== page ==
SUPREME COURT OF THE UNITED STATES
SAMUEL OCASIO, PETITIONER v. UNITED STATES
on writ of certiorari to the united states court of appeals for the fourth circuit
[May 2, 2016]
Justice Thomas, dissenting.
Today the Court holds that an extortionist can conspire to commit extortion with the person whom he is extorting. See ante, at 18. This holding further exposes the flaw in this Court?s understanding of extortion. In my view, the Court started down the wrong path in Evansv. United States, 504 U.?S. 255 (1992) , which wrongly equated extortion with bribery. In so holding, Evans made it seem plausible that an extortionist could conspire with his victim. Rather than embrace that view, I would not extend Evans? errors further. Accordingly, I respectfully dissent.
The Hobbs Act makes it a crime to ?obstruc[t], dela[y], or affec[t] commerce .?.?. by .?.?. extortion.? 18 U.?S.?C. ?1951(a). The Act defines ?extortion? as ?the obtaining of property from another, with his consent, induced by wrongful use of actual or threatened force, violence, or fear, or under color of official right.? ?1951(b)(2).
In Evans, this Court held that, to obtain a conviction for extortion ?under color of official right,? the Government need show only ?that a public official has obtained a payment to which he was not entitled, knowing that the payment was made in return for official acts.? 504 U.?S., at 268. The Court therefore interpreted ?extortion? under the Hobbs Act to be ?the rough equivalent of .?.?. ?taking a bribe.??? Id., at 260.
I dissented in Evans because the Court?s holding disregarded the ?definite and well-established meaning? of the ?under color of official right? element of extortion. Id., at 279 (internal quotation marks omitted). ???At common law it was essential that .?.?. money or property be obtained under color of office, that is, under the pretense that the officer was entitled thereto by virtue of his office. The money or thing received must have been claimed or accepted in right of office, and the person paying must have yielded to official authority.???Ibid. (quoting 3 R. Anderson, Wharton?s Criminal Law and Procedure ?1393,pp. 790?791 (1957); emphasis deleted). When Congress enacted the Hobbs Act in 1946, ?the offense was [thus] understood to involve not merely a wrongful takingby a public official, but a wrongful taking under a false pretense of official right.? 504 U.?S., at 281 (emphasis deleted).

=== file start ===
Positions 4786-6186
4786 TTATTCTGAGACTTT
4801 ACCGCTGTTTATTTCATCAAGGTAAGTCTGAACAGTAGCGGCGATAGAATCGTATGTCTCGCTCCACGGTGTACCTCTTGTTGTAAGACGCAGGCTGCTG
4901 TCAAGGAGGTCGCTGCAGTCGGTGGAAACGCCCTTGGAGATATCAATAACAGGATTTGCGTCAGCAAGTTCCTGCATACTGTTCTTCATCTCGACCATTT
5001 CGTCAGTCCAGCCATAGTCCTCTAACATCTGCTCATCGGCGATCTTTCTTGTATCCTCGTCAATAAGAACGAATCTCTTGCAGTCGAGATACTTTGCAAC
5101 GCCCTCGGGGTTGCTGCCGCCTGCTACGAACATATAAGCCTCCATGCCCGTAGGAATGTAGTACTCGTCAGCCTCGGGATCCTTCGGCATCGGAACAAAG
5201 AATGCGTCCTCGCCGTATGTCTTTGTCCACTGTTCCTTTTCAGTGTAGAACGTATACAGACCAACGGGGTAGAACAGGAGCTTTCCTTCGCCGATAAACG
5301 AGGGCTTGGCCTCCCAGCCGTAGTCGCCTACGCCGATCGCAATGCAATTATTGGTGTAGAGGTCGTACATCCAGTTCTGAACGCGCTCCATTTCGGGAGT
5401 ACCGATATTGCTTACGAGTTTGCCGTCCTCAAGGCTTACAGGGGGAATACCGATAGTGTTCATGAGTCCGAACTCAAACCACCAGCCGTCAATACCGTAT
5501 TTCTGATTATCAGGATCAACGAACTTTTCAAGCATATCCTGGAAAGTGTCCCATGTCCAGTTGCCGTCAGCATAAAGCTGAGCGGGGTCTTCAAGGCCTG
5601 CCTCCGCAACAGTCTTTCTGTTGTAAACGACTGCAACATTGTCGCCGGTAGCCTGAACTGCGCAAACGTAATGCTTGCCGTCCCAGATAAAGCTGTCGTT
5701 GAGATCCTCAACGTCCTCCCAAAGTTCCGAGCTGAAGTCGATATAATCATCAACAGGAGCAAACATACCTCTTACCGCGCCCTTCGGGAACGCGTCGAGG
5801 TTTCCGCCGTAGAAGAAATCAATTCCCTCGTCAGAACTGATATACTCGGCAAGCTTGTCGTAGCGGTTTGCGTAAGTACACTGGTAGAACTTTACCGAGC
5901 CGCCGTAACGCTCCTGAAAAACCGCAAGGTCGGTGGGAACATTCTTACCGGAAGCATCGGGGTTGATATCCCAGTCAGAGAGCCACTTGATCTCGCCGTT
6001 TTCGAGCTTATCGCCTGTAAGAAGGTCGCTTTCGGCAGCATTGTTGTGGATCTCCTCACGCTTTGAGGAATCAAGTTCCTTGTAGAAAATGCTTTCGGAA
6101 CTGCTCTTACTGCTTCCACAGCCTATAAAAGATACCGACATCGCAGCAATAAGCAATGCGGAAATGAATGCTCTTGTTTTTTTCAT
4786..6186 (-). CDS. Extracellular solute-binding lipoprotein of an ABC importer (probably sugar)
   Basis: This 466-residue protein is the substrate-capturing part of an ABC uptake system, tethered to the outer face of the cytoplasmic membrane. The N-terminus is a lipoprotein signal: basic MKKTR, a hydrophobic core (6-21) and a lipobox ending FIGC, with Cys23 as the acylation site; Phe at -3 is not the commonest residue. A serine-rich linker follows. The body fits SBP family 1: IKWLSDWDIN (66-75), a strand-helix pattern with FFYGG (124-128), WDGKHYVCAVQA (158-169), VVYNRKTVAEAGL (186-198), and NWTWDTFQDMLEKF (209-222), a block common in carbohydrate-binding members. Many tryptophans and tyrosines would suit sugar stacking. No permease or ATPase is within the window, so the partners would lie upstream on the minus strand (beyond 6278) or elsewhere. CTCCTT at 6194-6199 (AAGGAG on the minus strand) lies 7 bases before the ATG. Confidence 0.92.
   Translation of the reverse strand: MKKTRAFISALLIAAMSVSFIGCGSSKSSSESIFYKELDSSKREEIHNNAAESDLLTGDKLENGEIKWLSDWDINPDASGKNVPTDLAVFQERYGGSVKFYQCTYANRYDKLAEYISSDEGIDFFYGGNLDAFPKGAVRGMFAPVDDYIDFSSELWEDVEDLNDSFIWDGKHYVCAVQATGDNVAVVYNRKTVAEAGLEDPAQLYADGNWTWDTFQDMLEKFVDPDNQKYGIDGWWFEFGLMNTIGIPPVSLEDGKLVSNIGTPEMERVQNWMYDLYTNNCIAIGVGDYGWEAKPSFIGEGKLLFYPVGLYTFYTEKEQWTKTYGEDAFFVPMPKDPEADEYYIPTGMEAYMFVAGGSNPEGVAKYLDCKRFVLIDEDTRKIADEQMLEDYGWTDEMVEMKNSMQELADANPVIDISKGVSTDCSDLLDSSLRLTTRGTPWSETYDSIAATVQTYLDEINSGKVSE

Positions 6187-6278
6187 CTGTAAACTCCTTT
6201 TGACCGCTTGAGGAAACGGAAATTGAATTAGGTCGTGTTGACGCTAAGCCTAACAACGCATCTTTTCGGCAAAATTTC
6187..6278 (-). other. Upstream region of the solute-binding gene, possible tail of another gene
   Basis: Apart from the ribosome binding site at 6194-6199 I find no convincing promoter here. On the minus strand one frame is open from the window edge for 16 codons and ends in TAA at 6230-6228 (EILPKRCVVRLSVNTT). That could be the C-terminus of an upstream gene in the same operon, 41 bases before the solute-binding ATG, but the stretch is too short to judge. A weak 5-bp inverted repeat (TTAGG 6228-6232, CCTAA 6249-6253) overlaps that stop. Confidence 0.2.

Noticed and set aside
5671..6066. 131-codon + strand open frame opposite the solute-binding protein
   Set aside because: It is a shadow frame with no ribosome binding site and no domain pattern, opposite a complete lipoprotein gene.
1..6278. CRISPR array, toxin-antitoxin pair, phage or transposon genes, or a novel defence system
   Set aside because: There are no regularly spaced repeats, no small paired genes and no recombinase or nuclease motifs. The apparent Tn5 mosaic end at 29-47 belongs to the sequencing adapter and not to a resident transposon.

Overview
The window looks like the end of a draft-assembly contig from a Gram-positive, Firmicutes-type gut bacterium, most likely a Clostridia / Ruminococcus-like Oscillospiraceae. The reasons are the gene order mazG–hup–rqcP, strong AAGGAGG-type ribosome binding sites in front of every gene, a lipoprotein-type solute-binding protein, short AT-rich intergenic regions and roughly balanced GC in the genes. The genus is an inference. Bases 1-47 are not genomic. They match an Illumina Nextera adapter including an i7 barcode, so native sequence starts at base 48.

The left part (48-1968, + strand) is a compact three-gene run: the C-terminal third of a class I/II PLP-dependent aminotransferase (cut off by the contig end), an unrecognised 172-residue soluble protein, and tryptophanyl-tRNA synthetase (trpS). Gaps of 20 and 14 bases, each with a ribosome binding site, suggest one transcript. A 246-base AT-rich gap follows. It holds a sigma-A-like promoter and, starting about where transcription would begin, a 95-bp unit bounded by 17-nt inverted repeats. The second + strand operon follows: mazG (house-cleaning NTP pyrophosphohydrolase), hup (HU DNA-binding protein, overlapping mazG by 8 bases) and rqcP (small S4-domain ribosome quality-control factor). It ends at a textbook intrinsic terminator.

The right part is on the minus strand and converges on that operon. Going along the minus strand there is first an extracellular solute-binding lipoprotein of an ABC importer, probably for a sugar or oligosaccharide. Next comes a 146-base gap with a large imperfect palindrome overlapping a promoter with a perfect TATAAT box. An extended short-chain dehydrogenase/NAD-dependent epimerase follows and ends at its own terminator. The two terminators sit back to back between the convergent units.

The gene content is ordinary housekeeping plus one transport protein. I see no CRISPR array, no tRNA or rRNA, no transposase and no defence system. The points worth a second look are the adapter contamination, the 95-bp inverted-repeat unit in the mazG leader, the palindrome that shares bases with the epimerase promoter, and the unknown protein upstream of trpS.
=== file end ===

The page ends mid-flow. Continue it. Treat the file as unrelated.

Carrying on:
Given the established meaning of under-color-of-official-right extortion adopted in the Hobbs Act, the Court in Evans erred in equating common-law extortion with taking a bribe. Id., at 283. Bribery and extortion are different crimes. Ibid. With extortion, ?the public official is the sole wrongdoer.? Ibid. Because the official ?acts ?under color of office,? the law regards the payor as an innocent victim and not an accomplice.? Ibid. An official who solicits or takes a bribe, by contrast, does not do so ?under color of office??that is, ?under [a] pretense of official entitlement.? Ibid. With bribery, ?the payor knows the recipient official is not entitled to the payment,? and ?he, as well as the official, may be punished for the offense.? Ibid. (emphasis deleted).
Relying on Evans? definition of Hobbs Act extortion, see ante, at 2?3, 14, the Court holds that an extortionist can conspire to commit extortion with the person whom he is extorting. Ante, at 10?11, 18. That holding is irreconcilable with a correct understanding of Hobbs Act extortion and needlessly extends Evans? error to the conspiracy context.
The general federal conspiracy statute makes it a crime for ?two or more persons [to] conspire . . . to commit any offense against the United States.? 18 U.?S.?C. ?371. To be guilty of conspiracy to commit under-color-of-official-right extortion, then, two or more persons must conspire to ?obtai[n] .?.?. property from another, with his consent, induced .?.?. under color of official right.? ?1951(b)(2).
Under a correct understanding of Hobbs Act extortion, it is illogical and wrong to say that two people conspired to extort one of themselves. As explained, in a Hobbs Act extortion case, the only perpetrator is the public official; the payor is a victim and not a participant. See Evans, 504 U.?S., at 283 (Thomas, J., dissenting). That understanding is irreconcilable with the view that an extortionist and his payor-victim can be co-conspirators to extortion of the payor. If a payor conspires with a public official for the payor to pay that official, then?whatever the two can be said to have done?they have not conspired to obtain payments to that official ?under .?.?. pretense of official entitlement.? Ibid. The extortionist and payor both know that the official is not entitled to the payments as a matter of his office. They have not conspired to commit Hobbs Act extortion.